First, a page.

In my previous blogs I have talked about some of the different types of errors and the impact on your organisation. In this article I talk about what I believe is a significant underlying cause, explaining why mistakes are made, and why the risk is, if not tackled, will continue to happen.
Artwork generation requires the coordination of information from many people
In many artwork operations the standard output produced is high. However mistakes do occur. Pick up a standard pharmaceutical carton and look at all the pieces of information which appear. Item codes, logos, safety statements, overprint areas, Braille, licence details and the registered address are just some of the detail and let’s not forget the corporate brand image, the fact the carton drawing must be correct for that product and the production machine. All the information which appears is provided and approved for use by many departments and external agencies: Regulatory; Packaging Technology; Commercial; Safety; Legal and Government Agencies are the main ones but there are others.
A key requirement is good provenance for each piece of information
In my experience a lack of robustness with the multiple processes involved in providing each piece of information and approving its use, is one of the significant underlying causes of errors.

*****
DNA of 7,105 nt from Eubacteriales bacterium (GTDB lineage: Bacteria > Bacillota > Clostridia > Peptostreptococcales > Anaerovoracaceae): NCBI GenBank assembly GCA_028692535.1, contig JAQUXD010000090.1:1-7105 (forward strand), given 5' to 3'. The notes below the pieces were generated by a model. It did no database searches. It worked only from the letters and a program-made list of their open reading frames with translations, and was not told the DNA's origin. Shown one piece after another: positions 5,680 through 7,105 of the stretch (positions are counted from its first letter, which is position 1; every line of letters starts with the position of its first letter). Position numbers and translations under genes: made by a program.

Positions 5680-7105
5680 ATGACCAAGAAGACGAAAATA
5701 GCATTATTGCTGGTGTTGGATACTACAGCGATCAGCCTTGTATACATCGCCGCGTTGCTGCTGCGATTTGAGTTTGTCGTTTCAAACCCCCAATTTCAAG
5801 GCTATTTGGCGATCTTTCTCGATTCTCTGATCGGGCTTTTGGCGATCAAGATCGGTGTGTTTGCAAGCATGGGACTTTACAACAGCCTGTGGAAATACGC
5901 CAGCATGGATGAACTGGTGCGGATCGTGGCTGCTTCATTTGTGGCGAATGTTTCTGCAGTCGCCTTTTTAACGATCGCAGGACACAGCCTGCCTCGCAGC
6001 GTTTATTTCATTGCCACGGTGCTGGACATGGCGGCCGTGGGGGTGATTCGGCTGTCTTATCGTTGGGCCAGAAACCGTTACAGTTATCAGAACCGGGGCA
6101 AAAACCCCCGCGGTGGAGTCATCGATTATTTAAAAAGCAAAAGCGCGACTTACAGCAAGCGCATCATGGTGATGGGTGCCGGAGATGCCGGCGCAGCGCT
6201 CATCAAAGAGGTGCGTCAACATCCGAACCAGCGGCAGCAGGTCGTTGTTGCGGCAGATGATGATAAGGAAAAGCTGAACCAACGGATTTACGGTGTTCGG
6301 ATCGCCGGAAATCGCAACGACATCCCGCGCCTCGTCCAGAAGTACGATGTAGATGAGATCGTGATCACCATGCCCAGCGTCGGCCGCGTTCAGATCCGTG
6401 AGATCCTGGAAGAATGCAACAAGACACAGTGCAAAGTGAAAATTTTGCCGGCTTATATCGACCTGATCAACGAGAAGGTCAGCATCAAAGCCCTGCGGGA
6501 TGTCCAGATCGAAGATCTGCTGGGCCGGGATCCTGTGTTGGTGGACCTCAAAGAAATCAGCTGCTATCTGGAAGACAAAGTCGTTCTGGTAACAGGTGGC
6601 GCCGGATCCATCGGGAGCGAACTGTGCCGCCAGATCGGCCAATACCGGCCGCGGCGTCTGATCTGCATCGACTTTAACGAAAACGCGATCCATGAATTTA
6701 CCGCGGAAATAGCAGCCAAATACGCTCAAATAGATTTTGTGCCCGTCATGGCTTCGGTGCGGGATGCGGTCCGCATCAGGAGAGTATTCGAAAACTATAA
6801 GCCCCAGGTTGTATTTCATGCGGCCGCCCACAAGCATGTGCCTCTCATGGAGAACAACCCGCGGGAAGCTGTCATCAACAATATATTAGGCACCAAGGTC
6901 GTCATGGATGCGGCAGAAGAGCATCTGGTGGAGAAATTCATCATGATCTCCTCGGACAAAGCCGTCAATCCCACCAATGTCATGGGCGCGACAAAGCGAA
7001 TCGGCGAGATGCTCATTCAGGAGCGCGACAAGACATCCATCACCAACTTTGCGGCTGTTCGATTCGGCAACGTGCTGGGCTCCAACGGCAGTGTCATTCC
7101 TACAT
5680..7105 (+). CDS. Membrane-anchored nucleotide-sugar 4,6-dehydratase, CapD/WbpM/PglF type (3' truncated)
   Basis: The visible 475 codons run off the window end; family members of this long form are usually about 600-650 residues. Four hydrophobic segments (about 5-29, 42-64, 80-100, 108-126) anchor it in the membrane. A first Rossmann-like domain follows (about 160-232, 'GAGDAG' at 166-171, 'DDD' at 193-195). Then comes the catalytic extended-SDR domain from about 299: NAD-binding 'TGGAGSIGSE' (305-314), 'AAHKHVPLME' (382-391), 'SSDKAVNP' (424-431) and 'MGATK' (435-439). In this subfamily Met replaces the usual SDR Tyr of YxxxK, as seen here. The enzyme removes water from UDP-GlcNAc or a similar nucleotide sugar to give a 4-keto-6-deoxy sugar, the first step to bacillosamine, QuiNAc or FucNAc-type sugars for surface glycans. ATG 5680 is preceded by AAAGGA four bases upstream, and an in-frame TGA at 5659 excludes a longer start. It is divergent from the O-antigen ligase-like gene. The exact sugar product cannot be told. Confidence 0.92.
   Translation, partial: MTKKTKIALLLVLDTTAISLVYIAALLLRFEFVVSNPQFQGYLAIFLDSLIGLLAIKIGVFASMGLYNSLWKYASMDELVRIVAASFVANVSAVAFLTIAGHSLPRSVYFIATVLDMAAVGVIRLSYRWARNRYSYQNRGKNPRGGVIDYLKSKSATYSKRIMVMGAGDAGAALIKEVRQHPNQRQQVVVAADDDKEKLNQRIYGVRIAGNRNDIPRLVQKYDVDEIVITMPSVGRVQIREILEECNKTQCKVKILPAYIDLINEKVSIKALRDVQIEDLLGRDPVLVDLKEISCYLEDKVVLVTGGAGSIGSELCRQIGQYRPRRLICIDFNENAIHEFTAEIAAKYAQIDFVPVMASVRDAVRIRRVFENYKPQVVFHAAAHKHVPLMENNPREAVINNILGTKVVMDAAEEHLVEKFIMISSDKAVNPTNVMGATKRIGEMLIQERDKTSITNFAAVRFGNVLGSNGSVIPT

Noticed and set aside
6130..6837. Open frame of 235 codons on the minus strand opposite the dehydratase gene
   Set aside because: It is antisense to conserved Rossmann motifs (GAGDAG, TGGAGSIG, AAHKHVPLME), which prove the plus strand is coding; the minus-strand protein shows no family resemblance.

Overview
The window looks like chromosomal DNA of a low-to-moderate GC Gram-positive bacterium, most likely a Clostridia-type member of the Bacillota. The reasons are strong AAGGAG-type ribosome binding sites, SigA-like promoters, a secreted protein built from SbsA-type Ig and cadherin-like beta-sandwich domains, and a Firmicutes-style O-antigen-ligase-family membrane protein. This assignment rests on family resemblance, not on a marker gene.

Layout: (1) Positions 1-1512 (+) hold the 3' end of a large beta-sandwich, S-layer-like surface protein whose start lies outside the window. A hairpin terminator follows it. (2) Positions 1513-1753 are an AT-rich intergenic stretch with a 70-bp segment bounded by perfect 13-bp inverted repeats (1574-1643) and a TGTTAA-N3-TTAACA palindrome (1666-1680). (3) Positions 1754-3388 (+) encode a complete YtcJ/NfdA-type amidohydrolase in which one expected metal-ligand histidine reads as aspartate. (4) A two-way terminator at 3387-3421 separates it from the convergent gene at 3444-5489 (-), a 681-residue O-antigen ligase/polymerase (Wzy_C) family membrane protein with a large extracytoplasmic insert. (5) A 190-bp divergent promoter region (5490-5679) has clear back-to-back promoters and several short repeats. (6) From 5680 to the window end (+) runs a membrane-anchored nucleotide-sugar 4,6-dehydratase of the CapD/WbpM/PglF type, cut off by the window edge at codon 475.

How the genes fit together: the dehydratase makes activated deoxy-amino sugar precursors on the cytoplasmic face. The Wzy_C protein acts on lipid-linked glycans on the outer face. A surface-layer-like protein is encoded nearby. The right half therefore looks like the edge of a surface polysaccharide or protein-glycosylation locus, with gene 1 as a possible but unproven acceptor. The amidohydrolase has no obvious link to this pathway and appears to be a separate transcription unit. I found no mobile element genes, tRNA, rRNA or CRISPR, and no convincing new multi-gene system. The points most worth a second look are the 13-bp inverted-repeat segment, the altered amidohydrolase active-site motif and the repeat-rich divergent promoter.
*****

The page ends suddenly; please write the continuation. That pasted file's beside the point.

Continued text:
Let’s compare two examples – the item code and the price. The raising of the Item Code is generally covered by a standard operating procedure and is raised in a highly controlled validated environment, usually the company Material Resource Planning (MRP) system. All the item codes are held in Bills of material (BOM) associated with that product. The planning department will usually be the one to check and release the information, and the artwork department can easily refer to it on the system, ensuring it is correct before it is inserted in an artwork brief. The planning department when agreeing the artwork brief can recheck the item code provided by themselves by looking within their validated MRP system.
The Price unfortunately has a less assured path. It will usually come from the local market commercial teams and will be provided via non- validated systems like email or in a letter. The exact source of the information may be unclear and because of this its accuracy cannot be guaranteed. The artwork coordinator putting together the artwork brief will probably only have a letter or email to refer back to and when the commercial person goes to sign off the brief may have no further information to check against.
So the key to reducing the risks with artwork is to look at the process for each text/ design element, agree on each origination process, how it will be checked and released and by which trained personnel.
We’ll discuss in the next post what I believe are two other significant underlying reasons for error, the rework they cause and what can be the impact on the commercial timelines.
To help you in your Artwork Improvement Program, you can also find useful information in my book Developing and Sustaining Excellent Packaging Labelling and Artwork Capabilities
Should you have any questions about this or any other of my blogs, or would simply like to request a copy of my booklets, please don’t hesitate to contact me directly on my email.
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